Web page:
Food Pre-Draft: Writing with a Thesis, Evidence, and Analysis

Writing with a Thesis, Evidence, and Analysis

Lesson objective(s): To help students understand what makes an effective thesis and how their thesis should be supported by evidence and analysis.

Total estimated time: 6o minutes

Course work or assignment underway: Research paper

Work and/or reading completed before class: Paper proposal or have chosen a paper topic

Sequence of Classroom activities:

  1. Discuss definition of thesis.  The handout below is based on Gordon Harvey, but it could also be revised.
  2. Do quick thesis exercise below.  The sentences could also be replaced to reflect something similar to the course readings for the assignment.
  3. Discuss evidence and analysis. Again, the handout is based on Gordon Harvey, but could be changed.
  4. Evidence and Analysis exercise: Give students a handout with three paragraphs from academic articles and/or books of the instructor’s choice, either from actual course readings or something similar.  Provide students with different colors of highlighters and ask them to highlight the topic sentence, evidence, and analysis in each paragraph.  After they are done highlighting, discuss the balance of each, how they work together, etc.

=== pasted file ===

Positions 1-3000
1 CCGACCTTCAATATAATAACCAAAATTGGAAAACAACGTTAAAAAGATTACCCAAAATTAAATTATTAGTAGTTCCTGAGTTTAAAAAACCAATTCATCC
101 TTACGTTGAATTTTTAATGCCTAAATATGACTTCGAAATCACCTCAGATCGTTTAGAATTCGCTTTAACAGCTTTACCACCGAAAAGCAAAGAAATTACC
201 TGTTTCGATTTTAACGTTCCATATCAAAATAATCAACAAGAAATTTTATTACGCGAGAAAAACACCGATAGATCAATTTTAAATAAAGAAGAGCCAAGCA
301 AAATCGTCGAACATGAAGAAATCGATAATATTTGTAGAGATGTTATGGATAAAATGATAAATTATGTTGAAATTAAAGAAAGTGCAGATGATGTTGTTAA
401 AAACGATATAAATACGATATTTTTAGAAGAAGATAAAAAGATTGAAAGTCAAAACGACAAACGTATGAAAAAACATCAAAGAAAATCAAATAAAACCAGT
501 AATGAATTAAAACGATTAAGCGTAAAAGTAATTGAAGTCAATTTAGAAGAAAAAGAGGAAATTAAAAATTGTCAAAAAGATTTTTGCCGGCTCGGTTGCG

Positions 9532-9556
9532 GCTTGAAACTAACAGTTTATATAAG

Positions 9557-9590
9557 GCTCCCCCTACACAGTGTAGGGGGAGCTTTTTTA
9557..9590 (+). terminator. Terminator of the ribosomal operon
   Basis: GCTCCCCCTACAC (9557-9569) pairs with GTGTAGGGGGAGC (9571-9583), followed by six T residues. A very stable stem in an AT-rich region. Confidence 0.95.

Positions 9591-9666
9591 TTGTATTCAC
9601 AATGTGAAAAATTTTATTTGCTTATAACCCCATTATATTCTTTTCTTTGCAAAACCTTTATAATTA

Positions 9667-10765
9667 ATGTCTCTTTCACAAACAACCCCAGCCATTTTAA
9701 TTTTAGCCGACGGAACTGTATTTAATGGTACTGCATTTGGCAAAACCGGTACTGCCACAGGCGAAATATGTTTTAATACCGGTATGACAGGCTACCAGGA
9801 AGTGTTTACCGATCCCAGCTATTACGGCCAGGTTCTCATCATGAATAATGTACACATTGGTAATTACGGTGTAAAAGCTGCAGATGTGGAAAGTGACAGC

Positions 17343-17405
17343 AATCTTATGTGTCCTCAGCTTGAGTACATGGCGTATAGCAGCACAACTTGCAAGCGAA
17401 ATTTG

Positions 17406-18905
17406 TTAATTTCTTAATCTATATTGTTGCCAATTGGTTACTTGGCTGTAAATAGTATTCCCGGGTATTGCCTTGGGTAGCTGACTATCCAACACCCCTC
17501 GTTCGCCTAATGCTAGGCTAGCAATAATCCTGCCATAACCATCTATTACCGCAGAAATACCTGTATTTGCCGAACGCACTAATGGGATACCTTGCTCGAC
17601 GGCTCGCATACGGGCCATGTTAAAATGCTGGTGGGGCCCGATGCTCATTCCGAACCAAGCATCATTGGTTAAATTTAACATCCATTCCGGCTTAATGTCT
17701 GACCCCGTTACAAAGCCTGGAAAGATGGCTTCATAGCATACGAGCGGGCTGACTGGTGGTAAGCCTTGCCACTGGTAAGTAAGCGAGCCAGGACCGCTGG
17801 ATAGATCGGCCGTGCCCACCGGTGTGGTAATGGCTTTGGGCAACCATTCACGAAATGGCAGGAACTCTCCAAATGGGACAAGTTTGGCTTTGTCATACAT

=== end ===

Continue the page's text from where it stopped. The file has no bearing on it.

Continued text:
This workshop could also be done with just thesis, and just evidence/analysis.

Thesis[1]

What is a thesis?

  • Your argument – it is the main insight or idea about a text or topic, and the main propositions that your essay demonstrates.
  • Your thesis statement is a succinct statement of the main proposition you will argue in your paper.  It is usually no longer than a sentence and should appear in your first paragraph.  It can be your first sentence, or elsewhere in the paragraph, depending on what makes sense to you.

What makes a good thesis?

  • It should be arguable, that is, not obviously true (one alternative among several).
  • It makes an argument you can support with evidence (not an opinion).
  • It should be stated early in the paper (preferably in the introductory paragraph), and should govern the whole paper (not disappear in places).

Exercise #1

Read the following and identify which ones are thesis statements.  What makes it a thesis or not?

– Include a number of sentences, some should be thesis statements and some not, and discuss what determines whether each one is a thesis or not (i.e. fact vs. something that can be argued, thesis vs. opinion (what can be supported with evidence), etc)

Download: Food_Predraft3_ThesisEvidenceAnalysis (doc)


[1] Adapted from Gordon Harvey, “Elements of the Academic Essay,” available at http://writingatqueens.qwriting.qc.cuny.edu/files/2010/05/GordonHarvey.doc.

 

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